Wednesday, December 21, 2005

It's Chrismukkah all over TV Land

Okay, so while I am a fan of Seinfeld and I thought the Festivus idea (the December 23 holiday for the "rest of us") was funny, it seems that this whole "Chrismukkah" thing is getting out of hand.

This new-age creation that intertwines Christmas and Hanukkah began a couple of years ago with an episode of Fox's teen soap opera "The O.C." I don't watch the show but my wife explained that the character Seth Cohen (played by real Jew Adam Brody) created the faux holiday for his interfaith (Protestant-Jewish) family. Now the show has its annual "Chrismukkah" episode. This year (again second-hand info from the wife), they even went so far as to create a "The Chrismukkah Bar Mitz-vahkkah" so a youngster will rake in some Bar Mitzvah gift money for the family. Nice!

Rabbi Jason MillerThe Chrismukkah idea has been turned into a major moneymaking operation on its own. The O.C. producer Warner Bros. is now selling Chrismukkah greeting cards, T-shirts, photo albums, and more online.

And the O.C. isn't the only show on TV capitalizing off the Chrismukkah idea. "Girlfriends" is another show I have never watched (or even heard of before). I'm told from an e-mail sent out over the Conservative Rabbi listserv that it "is a popular series on UPN about four young Black women, their lives, loves, and lamentations." Rabbi Elliot Gertel, a colleague from Chicago, writes in an article published on the Jewish World Review website that ["Girlfriends"] is the last place that most TV viewers would have looked for a Chanukah and Christmas episode, yet it is a very worthwhile place for such a theme. The show's energy, wit and pathos serve it well in exploring any serious theme, with appropriate humor."

He goes on to write "The episode, "All G-d's Children," begins with Toni (Jill Marie Jones) showing her friends a power point presentation she has prepared in video to impress the judge presiding over her custody battle for baby daughter Morgan with her ex husband, Todd (Jason Pace). She has decided that her willingness to expose the baby both to her Black heritage and to Todd's Jewish heritage will win her points in court. She highlights both Christmas and Chanukah and even throws in a "mazal tov" for good measure. She has even agreed to invite Todd and his mother, along with her family and friends, in order to celebrate Christmas and Chanukah together, since the first candle falls on Christmas Day. The combined celebration is a disaster from the start."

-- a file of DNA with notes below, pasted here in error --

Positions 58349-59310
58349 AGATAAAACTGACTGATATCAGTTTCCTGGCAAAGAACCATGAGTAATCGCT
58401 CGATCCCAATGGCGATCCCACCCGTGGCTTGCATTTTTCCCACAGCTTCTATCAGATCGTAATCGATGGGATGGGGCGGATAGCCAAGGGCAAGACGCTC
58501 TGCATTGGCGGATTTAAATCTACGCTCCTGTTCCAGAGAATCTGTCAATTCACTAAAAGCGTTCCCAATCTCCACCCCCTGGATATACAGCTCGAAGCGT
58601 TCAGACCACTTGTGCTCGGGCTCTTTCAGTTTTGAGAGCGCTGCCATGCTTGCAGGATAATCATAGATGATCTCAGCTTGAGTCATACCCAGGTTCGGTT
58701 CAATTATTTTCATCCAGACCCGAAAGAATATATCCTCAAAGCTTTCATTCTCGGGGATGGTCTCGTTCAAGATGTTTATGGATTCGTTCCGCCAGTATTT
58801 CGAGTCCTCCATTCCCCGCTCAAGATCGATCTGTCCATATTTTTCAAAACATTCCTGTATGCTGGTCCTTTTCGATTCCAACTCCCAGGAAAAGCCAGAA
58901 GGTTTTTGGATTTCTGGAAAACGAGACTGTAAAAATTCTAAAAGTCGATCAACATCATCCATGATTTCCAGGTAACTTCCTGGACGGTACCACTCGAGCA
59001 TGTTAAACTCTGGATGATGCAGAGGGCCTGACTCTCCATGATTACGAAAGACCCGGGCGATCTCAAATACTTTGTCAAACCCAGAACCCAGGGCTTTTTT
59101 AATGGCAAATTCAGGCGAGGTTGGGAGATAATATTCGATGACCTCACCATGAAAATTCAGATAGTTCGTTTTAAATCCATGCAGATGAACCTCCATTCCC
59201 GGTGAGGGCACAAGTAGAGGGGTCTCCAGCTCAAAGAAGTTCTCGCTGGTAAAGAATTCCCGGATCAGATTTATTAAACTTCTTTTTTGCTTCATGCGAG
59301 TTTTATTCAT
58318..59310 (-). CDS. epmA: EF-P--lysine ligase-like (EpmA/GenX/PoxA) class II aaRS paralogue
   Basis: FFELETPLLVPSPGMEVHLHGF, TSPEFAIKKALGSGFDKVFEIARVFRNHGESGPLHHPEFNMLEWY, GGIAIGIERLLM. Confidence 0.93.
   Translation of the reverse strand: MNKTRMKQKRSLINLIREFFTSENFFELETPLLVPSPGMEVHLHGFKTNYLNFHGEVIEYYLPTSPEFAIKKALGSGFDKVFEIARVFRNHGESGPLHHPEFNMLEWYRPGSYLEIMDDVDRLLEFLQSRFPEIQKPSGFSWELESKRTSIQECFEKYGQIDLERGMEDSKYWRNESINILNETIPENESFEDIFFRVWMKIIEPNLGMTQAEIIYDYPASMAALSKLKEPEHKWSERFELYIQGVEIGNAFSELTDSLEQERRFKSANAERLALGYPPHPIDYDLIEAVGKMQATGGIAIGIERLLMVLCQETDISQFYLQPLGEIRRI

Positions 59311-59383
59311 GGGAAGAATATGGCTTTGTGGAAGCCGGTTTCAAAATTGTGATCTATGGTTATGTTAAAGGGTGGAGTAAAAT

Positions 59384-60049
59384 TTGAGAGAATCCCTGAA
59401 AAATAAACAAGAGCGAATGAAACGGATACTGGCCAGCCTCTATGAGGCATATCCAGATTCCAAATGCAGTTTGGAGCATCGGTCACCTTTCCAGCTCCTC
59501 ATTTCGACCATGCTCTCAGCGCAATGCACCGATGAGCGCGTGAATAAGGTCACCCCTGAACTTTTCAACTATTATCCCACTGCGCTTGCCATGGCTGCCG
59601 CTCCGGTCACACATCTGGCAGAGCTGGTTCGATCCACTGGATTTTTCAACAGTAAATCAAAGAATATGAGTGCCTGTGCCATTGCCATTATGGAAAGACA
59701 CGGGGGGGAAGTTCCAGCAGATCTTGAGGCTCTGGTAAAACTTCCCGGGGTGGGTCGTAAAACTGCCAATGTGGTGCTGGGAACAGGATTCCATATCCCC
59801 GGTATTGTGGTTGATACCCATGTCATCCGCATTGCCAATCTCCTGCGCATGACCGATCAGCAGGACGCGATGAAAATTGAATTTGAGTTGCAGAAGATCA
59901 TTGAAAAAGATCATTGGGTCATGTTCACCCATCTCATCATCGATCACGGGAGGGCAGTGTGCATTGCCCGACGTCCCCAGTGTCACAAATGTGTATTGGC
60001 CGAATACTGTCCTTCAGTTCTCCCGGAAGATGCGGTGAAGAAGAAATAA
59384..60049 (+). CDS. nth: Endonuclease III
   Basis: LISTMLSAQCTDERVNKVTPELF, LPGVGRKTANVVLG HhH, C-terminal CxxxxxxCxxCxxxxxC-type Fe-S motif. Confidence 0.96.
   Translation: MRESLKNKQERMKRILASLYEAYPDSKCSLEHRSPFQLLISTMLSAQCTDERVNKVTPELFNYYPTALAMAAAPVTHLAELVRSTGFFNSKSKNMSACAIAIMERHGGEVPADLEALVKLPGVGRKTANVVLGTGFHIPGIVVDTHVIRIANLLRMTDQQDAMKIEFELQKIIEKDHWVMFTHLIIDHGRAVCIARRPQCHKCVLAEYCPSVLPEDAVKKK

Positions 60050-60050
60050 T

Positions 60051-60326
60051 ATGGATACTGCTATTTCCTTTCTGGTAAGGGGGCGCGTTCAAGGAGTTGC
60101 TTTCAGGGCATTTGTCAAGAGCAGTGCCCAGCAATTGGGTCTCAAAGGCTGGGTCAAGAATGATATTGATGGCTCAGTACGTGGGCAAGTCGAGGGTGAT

Really? I'm shocked! I'm all for holidays and ritual. I just think these holidays should be kept separate. If someone chooses to celebrate another faith's holiday, Ge Gesundt! But there is no getting away from this silly notion of trying to weave two very different religious tradition's holy days together. So while I was delighted to see my 2-year-old's favorite TV show "Blue's Clues" include Hanukkah in a recent episode, I was less than thrilled when the song they taught my son went something like this:

Deck the halls with a Menorah, falalalalalalalala!

Although I must admit it was cute when he surprised me with his cute rendition of "Jingle Bells" which of course he learned from Blue's Clues.

So, it is the festive holiday season and there's no getting away from it. What else can I do but wish everyone a Happy Hanukkah, Merry Christmas, Joyous Kwanzaa, Season's Greetings, or just "enjoy the winter and try to stay warm."

If you want to get me a gift, you missed your chance because all I really wanted this holiday season was for someone to come to my home and pull out the plugs on all my TVs so I wouldn't have wasted that half hour on the hour-long VH1 special "So Jewtastic."

If this time of year ("The December Dilemma") really gets to you, don't worry... Spring is almost here. And that means it will soon be time for more holidays! Eastover (Easter+Passover) anyone?

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